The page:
Baleen and sperm whales, known collectively as the great whales, include the largest animals in the history of life on Earth. With high metabolic demands and large populations, whales probably had a strong influence on marine ecosystems before the advent of industrial whaling: as consumers of fish and invertebrates; as prey to other large-bodied predators; as reservoirs of and vertical and horizontal vectors for nutrients; and as detrital sources of energy and habitat in the deep sea. The decline in great whale numbers, estimated to be at least 66% and perhaps as high as 90%, has likely altered the structure and function of the oceans, but recovery is possible and in many cases is already underway. Future changes in the structure and function of the world's oceans can be expected with the restoration of great whale populations.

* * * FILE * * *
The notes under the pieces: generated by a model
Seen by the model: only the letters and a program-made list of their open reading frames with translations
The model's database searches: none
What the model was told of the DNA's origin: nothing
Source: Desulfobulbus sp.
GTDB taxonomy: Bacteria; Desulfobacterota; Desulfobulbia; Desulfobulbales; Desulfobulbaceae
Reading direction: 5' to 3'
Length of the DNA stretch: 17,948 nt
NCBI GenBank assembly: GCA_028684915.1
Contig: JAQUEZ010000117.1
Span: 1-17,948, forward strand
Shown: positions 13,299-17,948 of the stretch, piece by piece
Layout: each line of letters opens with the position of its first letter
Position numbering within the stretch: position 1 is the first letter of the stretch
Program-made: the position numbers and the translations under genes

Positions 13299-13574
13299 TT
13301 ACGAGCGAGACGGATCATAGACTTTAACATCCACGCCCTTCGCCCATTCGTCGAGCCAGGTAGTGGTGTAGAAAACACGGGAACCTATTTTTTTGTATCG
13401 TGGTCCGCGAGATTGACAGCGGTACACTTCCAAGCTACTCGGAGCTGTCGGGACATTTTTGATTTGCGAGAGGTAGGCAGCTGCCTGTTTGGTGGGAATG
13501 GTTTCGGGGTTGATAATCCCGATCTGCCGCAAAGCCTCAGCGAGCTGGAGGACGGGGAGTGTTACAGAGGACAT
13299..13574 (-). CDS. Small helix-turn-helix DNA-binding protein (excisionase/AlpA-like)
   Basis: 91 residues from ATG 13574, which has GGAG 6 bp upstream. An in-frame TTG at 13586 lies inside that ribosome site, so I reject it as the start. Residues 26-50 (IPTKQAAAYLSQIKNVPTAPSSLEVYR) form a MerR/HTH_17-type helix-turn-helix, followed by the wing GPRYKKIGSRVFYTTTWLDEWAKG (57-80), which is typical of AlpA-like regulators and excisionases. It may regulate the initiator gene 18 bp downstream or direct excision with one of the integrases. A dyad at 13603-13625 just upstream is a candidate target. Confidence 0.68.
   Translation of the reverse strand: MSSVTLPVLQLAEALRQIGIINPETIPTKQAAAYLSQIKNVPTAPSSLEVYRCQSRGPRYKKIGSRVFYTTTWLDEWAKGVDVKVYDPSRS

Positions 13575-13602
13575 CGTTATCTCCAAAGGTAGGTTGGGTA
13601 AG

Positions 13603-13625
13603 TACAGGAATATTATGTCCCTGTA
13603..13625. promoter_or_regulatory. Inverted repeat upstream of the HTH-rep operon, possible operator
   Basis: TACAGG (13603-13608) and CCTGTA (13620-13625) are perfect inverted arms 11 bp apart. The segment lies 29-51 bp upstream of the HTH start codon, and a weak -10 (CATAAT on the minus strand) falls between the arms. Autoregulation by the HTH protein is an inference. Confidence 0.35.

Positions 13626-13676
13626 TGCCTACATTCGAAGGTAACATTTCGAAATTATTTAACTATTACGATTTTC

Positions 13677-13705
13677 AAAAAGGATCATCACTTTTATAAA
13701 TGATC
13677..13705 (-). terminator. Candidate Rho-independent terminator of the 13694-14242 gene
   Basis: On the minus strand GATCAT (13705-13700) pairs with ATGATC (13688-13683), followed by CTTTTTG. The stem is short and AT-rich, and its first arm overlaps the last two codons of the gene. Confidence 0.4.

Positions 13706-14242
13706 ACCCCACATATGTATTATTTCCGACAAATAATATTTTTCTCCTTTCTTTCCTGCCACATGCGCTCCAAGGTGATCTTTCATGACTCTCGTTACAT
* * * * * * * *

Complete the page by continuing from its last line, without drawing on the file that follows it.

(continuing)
© The Ecological Society of America.
Roman J, Estes JA, Morissette L, Smith C, Costa D, McCarthy J, Nation JB, Nicol S, Pershing A, Smetacek V. Whales as marine ecosystem engineers. Frontiers in Ecology and the Environment. 2014 Sep;12(7):377-85.